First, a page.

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NAMIC Asks for Insurer Exemption from Volcker Rule

Source: National Underwriter

Posted on 10 Nov 2010

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The National Association of Mutual Insurance Companies (NAMIC) in a letter to the Financial Stability Oversight Council (FSOC) stated that the insurance company investment model should be exempted from a new federal rule, known as the "Volcker Rule", governing proprietary trading. The NAMIC cited strong current state regulation as the basis for this exemption. Additionally, the letter also cited congressional intent that insurers be given wide latitude in continuing their current investment policies despite the new rule.

The NAMIC letter is asking for comment from federal regulators on the implementation of the new federal rule as mandated by the Dodd-Frank Wall Street Reform and Consumer Protection Act. The provision seeks to impose stronger federal oversight on financial services companies that engage in proprietary trading and enter into joint ventures with hedge funds and private equity funds.

The NAMIC letter said that allowing insurers to invest only in low-yield government securities “would create the need to charge higher premiums on policies for consumers.” It went on to explain that these dollars come from premiums collected from customers in return for a promise to pay on a potential future claim. “Those premium dollars are invested by the insurer to ensure that future claims are able to be paid,” the letter said.

NAMIC cited in its letter a  provision of the Volcker Rule that provides an exemption for an insurance company acting on behalf of its general account.
The letter said that imposing investment limitations on property and casualty insurers structured as mutual thrift holding companies “would have the unintended consequence of severely restricting investment options, including ones that involve minimal risk.”

The letter said that Congress realized that application of the Volcker Rule to insurance companies would prevent an insurance company from makingproperly diversified and allocated investments to support their insurance operations and to meet their customers’ needs.

The letter said it “would be economically punitive” for insurers if their investment trading were restricted in such a way that they could no longer pursue their long-established basic business models.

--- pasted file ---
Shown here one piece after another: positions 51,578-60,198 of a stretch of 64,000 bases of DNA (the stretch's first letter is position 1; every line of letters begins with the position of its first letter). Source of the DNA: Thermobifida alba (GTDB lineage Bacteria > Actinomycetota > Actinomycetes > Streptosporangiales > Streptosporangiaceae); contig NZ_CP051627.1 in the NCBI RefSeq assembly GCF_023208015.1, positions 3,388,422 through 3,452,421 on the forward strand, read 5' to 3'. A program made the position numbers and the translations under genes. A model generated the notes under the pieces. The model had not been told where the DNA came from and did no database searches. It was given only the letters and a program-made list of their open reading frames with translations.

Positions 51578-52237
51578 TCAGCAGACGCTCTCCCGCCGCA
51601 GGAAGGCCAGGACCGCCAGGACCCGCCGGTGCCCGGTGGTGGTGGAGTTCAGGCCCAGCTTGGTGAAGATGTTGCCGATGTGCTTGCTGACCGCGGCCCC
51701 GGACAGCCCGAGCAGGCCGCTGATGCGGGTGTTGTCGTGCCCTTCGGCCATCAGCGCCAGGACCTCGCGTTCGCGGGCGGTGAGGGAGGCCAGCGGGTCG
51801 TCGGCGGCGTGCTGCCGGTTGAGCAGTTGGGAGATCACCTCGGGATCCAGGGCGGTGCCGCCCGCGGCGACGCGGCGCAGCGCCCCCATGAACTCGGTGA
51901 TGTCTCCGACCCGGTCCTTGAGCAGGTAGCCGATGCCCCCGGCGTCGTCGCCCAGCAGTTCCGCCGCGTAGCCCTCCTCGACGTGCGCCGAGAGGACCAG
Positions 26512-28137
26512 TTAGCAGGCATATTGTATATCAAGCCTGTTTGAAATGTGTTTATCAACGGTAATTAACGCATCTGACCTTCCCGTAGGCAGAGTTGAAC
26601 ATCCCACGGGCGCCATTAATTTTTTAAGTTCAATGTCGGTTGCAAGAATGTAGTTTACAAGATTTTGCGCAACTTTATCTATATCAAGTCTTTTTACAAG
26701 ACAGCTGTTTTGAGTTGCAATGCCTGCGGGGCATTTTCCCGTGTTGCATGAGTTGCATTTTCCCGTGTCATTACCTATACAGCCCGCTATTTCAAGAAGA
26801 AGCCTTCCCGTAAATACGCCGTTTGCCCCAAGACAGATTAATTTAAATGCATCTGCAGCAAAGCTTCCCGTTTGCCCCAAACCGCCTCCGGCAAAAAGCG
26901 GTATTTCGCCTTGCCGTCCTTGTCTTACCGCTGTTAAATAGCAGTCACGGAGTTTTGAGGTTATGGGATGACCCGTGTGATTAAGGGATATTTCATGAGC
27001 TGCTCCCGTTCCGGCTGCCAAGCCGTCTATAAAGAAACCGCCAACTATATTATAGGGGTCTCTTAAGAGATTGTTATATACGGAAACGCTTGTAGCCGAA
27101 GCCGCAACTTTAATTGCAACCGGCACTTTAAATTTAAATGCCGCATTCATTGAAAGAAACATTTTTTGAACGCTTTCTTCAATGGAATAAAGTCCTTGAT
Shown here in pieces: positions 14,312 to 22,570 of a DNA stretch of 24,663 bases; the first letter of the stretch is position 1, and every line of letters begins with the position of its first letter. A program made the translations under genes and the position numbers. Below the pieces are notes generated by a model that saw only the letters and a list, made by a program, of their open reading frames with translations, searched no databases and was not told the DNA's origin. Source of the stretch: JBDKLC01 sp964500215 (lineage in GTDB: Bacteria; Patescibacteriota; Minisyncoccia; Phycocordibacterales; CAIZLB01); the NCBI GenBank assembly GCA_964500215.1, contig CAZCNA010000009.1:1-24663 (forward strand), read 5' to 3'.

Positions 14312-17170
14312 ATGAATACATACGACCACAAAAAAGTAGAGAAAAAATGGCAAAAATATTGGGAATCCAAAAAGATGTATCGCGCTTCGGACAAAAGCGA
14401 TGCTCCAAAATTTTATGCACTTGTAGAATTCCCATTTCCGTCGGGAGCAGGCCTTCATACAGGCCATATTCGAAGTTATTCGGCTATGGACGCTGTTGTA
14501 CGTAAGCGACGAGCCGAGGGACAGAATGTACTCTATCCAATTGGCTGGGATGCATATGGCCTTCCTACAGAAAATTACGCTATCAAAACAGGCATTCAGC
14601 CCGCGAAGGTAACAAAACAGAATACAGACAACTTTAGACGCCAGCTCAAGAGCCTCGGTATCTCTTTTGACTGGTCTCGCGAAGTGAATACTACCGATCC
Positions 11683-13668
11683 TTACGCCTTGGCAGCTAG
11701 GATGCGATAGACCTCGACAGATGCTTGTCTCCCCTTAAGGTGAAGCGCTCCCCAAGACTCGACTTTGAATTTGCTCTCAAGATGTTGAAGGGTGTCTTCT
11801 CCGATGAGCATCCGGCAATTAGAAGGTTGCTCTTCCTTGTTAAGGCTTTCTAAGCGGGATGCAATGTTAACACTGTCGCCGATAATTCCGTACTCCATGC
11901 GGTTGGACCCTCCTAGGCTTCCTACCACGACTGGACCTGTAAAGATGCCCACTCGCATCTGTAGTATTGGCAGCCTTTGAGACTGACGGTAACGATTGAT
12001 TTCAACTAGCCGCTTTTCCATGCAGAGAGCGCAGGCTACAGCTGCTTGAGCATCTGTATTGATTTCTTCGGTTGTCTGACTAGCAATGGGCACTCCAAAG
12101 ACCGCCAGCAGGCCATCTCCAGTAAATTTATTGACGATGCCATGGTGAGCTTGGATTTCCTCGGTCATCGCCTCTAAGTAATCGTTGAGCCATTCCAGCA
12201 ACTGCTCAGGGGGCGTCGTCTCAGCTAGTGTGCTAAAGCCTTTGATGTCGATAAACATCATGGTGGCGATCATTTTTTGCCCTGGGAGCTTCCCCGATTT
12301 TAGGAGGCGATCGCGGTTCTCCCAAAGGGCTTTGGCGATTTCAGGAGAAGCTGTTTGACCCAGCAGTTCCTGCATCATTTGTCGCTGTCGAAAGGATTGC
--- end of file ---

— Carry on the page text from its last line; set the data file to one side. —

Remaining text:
“These core insurer investment practices did not pose a significant risk to the national economy during the recent economic crisis and are not considered to be a contributing factor to systemic risk to the economy in the future,” the letter states.

The letter adds that state insurance investment laws currently impose strict limits on the types of investments that p&c insurance companies may utilize from both a qualitative and quantitative standpoint.

“The general aim of the state insurance investment laws is to protect the safety and soundness of the insurance institution while also protecting the interests of customers by promoting insurer solvency and financial strength,” the letter notes.

The letter says that “in order to appropriately accommodate fundamental insurance investment practices,” the FSOC study should recommend that the current insurance regulatory system be recognized “as proper and effective protection for the safety and soundness of any banking entity within an insurance institution as well as the United States financial system as a whole.”

The letter states, “By allowing insurers to continue in their normal regulated investment activity from their general account, including engaging in proprietary trading and ownership of interest in securities such as private equity and hedge funds, the FSOC study would comply with legislative intent that clearly meant to preserve this system and exclude the insurance company investment model from application of the Volcker Rule.”